Methods

    The protocol of this study was registered in PROSPERO (registration No. CRD42019135880). This study was conducted in accordance with the Preferred Reporting Items for Systematic Reviews and Meta-Analysis Protocols (PRISMA) reporting guideline11 and the Reporting Items for Practice Guidelines in Healthcare (RIGHT) statement12 (eTable 1 in the Supplement).

    Search Strategy and Selection Criteria

    A multistep literature search was performed for articles published between January 1, 2013, and June 30, 2019 (eMethods 1 in the Supplement). Web of Science, Cochrane Central Register of Reviews, and Ovid/PsychINFO were searched for meta-analyses conducted in CHR-P individuals, and MEDLINE was used to search the reference lists of retrieved articles. The literature search, study selection, and data extraction were conducted independently by 2 of us (G.S.d.P., P.F.-P.), and consensus was reached through discussion.

    Studies included were (1) meta-analyses (pairwise or network; aggregate or individual participant data) published as original investigations, reviews, research letters, or gray literature without restriction on the topic investigated13; (2) conducted in CHR-P individuals (ie, individuals meeting ultra-high-risk and/or basic symptoms criteria) as established by validated psychometric instruments8 (eMethods 2 in the Supplement) without restriction on the type of comparison group; and (3) published in the past 6 years.

    Studies excluded (1) were original studies, study protocols, systematic reviews without quantitative analyses, and other non-meta-analytical studies; (2) did not formally assess and selected participants with established CHR-P instruments; or (3) were abstracts and conference proceedings. Data obtained from each article included first author, year of publication, topic investigated, type of publication, study design and number, sample size of CHR-P population and comparison group, type of comparison group, age and sex of CHR-P individuals, type of prognostic assessment, interventions, quality assessment (using AMSTAR [Assessing the Methodological Quality of Systematic Reviews]), and key findings with their effect sizes.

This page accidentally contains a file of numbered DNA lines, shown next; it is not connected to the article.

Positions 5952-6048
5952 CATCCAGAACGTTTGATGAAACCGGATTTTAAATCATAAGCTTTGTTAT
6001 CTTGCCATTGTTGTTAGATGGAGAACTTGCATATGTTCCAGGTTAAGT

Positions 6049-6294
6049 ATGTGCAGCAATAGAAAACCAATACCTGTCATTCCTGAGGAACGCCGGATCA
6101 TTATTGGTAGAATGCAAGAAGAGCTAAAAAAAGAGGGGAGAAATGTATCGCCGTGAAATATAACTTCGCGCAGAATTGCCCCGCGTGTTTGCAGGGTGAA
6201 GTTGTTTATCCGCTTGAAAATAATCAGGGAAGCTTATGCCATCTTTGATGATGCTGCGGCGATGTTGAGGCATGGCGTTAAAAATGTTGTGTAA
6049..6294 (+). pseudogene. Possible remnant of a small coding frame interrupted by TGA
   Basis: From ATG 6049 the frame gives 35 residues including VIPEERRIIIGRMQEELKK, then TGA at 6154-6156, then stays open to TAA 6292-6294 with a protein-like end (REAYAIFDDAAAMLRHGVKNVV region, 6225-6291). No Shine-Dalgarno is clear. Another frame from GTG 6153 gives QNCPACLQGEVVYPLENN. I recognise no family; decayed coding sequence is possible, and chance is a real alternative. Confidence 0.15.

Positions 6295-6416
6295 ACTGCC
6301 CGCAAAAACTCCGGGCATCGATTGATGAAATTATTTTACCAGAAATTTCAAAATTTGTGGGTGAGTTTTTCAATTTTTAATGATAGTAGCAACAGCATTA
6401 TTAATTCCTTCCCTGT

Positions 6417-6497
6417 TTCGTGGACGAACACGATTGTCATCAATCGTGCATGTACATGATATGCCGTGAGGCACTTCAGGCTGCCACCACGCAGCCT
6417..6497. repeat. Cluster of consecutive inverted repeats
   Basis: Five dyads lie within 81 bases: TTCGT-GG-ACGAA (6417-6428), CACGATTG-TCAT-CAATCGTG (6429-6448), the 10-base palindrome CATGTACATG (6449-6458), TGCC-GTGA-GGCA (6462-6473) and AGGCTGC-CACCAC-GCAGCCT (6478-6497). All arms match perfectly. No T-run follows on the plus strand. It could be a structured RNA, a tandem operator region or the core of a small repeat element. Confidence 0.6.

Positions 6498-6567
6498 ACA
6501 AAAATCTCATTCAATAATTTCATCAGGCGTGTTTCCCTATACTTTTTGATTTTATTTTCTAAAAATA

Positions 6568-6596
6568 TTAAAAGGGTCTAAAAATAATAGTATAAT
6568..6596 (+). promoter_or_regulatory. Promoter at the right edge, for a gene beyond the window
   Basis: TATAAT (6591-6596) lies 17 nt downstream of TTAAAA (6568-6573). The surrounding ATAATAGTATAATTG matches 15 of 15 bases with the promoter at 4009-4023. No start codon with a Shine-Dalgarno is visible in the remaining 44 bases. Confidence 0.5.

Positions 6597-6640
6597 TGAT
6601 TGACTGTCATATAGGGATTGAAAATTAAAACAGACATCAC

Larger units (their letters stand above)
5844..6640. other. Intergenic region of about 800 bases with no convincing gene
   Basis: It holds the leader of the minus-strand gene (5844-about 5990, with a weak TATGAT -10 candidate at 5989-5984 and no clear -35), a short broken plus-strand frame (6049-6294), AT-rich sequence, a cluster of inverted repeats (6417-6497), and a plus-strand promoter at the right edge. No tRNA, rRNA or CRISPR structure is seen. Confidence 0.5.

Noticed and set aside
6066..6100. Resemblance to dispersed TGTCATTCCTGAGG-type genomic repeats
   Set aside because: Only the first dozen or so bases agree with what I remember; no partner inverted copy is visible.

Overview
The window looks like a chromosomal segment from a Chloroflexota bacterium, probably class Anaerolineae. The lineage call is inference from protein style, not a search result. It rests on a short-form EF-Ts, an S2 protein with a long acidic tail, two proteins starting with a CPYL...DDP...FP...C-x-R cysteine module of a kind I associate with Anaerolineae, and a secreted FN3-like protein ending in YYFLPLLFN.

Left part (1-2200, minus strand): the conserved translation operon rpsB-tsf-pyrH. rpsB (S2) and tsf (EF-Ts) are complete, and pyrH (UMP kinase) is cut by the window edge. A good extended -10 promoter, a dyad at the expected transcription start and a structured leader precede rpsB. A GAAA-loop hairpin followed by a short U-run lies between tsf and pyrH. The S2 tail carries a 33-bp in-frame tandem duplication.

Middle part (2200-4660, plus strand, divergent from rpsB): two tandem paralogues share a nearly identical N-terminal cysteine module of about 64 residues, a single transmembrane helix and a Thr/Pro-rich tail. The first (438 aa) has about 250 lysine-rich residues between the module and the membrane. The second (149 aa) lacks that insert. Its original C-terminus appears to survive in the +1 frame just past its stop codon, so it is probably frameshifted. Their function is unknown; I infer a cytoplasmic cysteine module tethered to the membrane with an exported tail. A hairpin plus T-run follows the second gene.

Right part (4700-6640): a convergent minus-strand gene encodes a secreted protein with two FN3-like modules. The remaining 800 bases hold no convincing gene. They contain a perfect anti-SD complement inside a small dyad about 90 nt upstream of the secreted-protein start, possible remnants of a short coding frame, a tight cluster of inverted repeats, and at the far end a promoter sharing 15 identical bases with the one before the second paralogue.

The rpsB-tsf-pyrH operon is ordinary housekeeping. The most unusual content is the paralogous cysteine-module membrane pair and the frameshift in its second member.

To respect the hierarchy of the evidence (eMethods 3 in the Supplement), if 2 or more meta-analyses addressing the same topic were found, we gave preference to individual participant data meta-analyses over aggregate network meta-analyses and to network meta-analyses over pairwise meta-analyses. The most recent study was selected when the previous criteria did not apply. If, after applying the hierarchical criteria, 2 studies were similar, both were included.

    Outcome Measures, Data Extraction, and Timing and Effect Measures

    From each study, a predetermined set of outcome measures (eMethods 4 in the Supplement) was extracted. The results were then narratively reported in tables, clustered around 3 core domains: detection, prognosis, and intervention.

    When feasible, effect size measures were estimated through Cohen d. Other effect size measures were converted to Cohen d.13 In case of meta-analyses reporting time-dependent risks or rates or descriptive data only, proportions (95% CIs) or means (SDs) were summarized.

    Quality Assessment

    The quality of the included meta-analyses was assessed with the AMSTAR tool.14 Details of the meta-analyses and items evaluated are found in eMethods 5 in the Supplement.

    Standards for Guidelines Development